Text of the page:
In 2005 the District Council declared the wards of Cliftonville West and Margate Central as a Neighbourhood Renewal Area (NRA). Despite considerable attention and financial support for the area progress on improving the deprivation indicators has been slow and in some cases has declined. Property values have slumped and households in poverty have continued to grow. The area has many absentee landlords, high levels of privately rented accommodation which is often poorly managed and in poor condition, and a high number of empty properties. This cycle of decline is inextricably linked with social problems of worklessness, poor health, crime and anti social behaviour. It is not surprising that the area is commonly seen as rundown, an undesirable place to live and contributing negatively to the overall reputation of Thanet.
Despite all these issues the area of Cliftonville West continues to be a priority for Thanet Council, Kent County Council and NHS Eastern and Coastal Kent. It is viewed as an area with considerable prospects for the future with determination from some members of the community, public services and the voluntary sector to work in partnership and make a positive difference to the current profile of these wards and the quality of life of the residents.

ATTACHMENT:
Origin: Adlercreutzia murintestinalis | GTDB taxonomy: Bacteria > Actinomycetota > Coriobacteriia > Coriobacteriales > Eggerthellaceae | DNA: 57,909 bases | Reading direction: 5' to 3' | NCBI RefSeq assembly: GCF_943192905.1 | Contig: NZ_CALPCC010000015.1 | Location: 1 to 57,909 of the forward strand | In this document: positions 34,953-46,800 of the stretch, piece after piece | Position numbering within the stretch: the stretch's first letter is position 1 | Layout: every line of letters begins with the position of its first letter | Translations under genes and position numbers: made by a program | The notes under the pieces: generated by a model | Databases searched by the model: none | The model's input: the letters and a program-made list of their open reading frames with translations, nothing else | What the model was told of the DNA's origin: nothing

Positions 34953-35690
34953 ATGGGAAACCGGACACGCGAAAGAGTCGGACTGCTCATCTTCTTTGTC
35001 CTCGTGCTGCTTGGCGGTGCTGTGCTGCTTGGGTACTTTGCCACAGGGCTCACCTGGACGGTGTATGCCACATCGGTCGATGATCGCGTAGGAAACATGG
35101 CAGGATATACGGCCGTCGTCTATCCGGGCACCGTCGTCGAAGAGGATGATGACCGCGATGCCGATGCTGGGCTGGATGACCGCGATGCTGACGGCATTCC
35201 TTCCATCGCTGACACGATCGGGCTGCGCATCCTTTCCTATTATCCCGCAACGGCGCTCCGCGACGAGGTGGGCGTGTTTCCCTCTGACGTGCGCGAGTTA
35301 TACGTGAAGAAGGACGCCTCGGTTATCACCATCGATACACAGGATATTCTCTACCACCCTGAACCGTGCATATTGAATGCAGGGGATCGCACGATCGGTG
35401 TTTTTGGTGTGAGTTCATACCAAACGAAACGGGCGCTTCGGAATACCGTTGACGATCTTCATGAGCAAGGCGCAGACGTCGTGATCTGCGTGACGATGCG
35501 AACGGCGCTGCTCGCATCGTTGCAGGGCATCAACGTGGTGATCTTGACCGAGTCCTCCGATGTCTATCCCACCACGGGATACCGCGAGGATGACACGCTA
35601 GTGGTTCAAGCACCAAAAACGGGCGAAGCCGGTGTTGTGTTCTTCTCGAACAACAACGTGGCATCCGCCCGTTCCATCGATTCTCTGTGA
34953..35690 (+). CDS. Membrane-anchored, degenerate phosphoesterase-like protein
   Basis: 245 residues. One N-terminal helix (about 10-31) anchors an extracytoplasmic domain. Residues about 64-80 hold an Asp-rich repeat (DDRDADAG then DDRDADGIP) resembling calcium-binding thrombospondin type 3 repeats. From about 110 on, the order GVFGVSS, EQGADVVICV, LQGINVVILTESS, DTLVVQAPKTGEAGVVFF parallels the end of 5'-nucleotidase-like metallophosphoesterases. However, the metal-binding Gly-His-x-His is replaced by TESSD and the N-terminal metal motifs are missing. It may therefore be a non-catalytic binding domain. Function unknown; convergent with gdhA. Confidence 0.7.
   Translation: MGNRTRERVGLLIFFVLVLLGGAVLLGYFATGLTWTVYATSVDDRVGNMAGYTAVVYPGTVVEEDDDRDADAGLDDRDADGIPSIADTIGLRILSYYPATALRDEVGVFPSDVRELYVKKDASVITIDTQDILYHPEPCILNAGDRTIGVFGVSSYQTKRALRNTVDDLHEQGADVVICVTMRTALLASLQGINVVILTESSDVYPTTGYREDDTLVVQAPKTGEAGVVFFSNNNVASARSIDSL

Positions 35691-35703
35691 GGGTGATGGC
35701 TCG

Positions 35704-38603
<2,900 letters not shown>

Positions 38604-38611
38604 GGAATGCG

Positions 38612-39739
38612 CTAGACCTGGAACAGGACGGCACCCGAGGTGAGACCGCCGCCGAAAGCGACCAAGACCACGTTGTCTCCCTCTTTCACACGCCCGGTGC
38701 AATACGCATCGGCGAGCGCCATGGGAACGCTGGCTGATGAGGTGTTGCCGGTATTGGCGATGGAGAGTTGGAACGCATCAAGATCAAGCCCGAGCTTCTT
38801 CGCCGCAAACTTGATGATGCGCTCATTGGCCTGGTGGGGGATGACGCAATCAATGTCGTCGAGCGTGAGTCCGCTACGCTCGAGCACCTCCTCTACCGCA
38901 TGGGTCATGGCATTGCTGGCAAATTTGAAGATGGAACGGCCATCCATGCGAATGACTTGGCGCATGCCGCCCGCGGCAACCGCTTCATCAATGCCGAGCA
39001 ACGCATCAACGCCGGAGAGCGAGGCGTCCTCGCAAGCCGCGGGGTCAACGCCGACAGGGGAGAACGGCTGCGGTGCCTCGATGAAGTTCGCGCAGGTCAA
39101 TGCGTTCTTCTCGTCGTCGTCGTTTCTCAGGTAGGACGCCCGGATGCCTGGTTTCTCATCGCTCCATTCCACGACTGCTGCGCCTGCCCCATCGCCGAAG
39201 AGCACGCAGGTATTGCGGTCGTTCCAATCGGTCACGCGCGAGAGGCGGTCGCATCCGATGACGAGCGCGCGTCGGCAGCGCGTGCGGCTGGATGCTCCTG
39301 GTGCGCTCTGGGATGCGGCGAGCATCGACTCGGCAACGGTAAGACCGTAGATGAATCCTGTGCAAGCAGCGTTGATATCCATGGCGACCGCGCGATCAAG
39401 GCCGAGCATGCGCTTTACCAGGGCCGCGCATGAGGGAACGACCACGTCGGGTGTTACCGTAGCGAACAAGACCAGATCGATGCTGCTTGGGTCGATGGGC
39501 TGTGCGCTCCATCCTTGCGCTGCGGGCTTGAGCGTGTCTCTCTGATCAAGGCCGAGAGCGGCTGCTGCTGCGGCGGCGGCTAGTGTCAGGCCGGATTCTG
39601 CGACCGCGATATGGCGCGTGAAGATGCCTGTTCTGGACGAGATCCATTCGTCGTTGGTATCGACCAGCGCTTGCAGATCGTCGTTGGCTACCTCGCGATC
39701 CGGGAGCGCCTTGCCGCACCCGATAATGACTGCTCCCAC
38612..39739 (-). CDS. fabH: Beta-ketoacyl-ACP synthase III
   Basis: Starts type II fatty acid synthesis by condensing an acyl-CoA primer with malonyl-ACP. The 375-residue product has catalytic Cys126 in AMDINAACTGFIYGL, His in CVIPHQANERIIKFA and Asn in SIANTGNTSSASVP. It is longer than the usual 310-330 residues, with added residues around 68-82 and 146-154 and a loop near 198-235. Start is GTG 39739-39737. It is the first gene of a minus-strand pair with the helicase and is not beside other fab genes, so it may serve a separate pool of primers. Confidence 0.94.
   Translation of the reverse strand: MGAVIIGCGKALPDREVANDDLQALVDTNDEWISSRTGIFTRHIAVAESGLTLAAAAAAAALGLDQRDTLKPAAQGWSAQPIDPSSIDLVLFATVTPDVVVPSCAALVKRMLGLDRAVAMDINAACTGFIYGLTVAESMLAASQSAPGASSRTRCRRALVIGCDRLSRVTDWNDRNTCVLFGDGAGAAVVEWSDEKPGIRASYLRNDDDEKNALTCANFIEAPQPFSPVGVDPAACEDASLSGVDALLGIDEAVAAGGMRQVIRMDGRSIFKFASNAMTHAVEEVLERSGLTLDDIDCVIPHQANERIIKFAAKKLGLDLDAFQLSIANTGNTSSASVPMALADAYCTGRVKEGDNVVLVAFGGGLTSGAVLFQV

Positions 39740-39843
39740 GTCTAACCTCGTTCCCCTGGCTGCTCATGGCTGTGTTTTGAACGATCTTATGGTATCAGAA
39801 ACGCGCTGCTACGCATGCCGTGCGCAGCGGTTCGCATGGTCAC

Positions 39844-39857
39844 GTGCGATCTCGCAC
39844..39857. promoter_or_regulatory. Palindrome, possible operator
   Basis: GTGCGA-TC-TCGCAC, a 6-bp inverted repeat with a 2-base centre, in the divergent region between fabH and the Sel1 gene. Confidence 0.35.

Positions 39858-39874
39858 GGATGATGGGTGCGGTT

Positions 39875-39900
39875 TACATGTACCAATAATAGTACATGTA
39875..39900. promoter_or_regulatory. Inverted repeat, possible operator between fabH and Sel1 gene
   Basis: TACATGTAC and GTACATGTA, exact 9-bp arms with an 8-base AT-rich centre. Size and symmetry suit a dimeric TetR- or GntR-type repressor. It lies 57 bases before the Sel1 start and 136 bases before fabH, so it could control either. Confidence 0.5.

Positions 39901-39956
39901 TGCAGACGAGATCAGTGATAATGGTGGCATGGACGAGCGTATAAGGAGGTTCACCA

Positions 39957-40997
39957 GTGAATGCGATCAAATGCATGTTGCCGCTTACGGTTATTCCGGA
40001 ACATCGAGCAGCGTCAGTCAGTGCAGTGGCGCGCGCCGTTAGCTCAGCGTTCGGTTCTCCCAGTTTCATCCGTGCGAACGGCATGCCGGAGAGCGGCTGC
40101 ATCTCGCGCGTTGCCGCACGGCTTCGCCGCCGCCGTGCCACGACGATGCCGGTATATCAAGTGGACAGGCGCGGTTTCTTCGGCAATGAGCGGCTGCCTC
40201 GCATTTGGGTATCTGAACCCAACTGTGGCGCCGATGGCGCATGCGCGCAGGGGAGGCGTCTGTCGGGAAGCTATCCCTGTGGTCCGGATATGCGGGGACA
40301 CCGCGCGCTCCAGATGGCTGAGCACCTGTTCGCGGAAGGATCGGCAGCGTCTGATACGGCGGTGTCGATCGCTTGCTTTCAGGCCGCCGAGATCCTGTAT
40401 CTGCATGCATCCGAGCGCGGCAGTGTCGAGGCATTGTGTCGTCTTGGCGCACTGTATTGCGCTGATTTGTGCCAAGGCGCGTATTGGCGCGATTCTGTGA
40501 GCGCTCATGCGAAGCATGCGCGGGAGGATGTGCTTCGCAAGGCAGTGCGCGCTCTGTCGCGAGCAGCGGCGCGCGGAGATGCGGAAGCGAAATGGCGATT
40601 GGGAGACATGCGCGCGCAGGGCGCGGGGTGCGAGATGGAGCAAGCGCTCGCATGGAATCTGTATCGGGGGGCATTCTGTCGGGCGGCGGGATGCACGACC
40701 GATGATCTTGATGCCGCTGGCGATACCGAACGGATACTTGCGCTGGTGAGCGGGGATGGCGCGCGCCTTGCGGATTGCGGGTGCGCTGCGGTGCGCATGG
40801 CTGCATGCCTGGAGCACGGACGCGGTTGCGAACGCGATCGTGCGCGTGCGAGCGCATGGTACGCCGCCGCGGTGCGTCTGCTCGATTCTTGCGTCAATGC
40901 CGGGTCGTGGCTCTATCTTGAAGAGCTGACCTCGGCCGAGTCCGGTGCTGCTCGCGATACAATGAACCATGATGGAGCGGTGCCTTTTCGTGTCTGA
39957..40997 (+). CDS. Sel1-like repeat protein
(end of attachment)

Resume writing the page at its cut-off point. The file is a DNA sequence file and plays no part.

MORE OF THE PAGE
There will need to be a range of approaches that are well coordinated in order to have a significant impact on the problems faced in these wards. There is no one solution to the regeneration of the area but a comprehensive mix of tools to deal with unemployment, health, crime, anti social behaviour and the economy.
The Margate Task Force is a new initiative which is working to integrate housing and environmental regeneration with a wider multi-agency approach to tackle the high level of socio-economic problems in the area, characterised by a disproportionate concentration of vulnerable individuals and families.